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Would you like to hear a sample of someone speaking it? Click on the play button to get an initial impression of how this language sounds. This audio sample comes from the travel journal “Heavenly Heights” (Висините) written by the Bulgarian novelist and poet Ivan Minchov Vazov (1850-1921). An enthusiastic traveler, Vazov explored far and wide, reaching even the most remote regions of Bulgaria.
This travel journal, which was written in the 1880s, describes the Vitosha mountains on the outskirts of Sofia. Vazov is often referred to in Bulgaria as “the Patriarch of Bulgarian literature”. His works include a large body of prose, poetry, novels, plays, and travel writing.
Did you know that Bulgarian has borrowed numerous words from English? Examples include words from the realm of sport such as football (футбол) and match (мач) as well as English tourism and hotel management terms such as reception desk (рецепция) and parking (паркинг).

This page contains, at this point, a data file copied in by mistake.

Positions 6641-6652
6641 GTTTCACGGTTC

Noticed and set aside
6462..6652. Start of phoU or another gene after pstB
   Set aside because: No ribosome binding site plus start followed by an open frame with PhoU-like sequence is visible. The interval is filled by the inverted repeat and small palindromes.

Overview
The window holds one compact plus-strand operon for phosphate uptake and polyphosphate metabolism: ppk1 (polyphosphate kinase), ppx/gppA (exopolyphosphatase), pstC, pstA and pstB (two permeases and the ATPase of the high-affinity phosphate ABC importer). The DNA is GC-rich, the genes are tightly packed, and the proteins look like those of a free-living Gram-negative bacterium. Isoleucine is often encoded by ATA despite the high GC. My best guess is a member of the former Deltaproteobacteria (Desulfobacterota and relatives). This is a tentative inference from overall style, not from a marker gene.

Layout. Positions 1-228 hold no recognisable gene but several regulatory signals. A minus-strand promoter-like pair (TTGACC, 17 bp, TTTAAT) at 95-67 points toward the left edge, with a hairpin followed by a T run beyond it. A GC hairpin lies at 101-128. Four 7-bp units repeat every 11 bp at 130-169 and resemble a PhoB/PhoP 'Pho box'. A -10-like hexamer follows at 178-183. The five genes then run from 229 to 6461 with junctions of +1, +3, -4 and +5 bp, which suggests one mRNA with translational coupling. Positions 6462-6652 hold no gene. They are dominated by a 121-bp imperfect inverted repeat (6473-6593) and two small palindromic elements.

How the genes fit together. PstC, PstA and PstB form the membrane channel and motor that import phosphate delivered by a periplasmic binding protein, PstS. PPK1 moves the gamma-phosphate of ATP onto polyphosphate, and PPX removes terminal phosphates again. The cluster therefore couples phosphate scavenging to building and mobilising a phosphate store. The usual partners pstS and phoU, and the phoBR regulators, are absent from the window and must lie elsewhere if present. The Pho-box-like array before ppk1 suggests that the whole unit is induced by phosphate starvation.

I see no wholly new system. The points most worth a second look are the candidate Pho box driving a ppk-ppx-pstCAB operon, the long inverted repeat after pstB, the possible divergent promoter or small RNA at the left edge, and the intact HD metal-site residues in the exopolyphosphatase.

Bulgarian is spoken by around 10 million people, eight million of whom live in Bulgaria itself. Bulgarian speakers can be found in a number of southern European countries as well as the Ukraine, Belarus and Turkey. Bulgarian is an Indo-European language, a member of the South Slavic branch of the Slavic language family. The Bulgarian alphabet uses a variant of the Cyrillic script and contains 30 letters. There are various hypotheses concerning the origins of the Cyrillic script in Bulgaria, but the general assumption is that it stems from the court of the Bulgarian tsars in the mid-10th century.
The language has a multitude of ways of dealing with time and features nine different tenses. In addition to the present tense, Bulgarian also has two future tense forms, four past tense forms and two hybrid forms which combine both past and future.
The most important reference guide for Bulgarian grammar and spelling is the regularly updated dictionary published by the Bulgarian Academy of Sciences.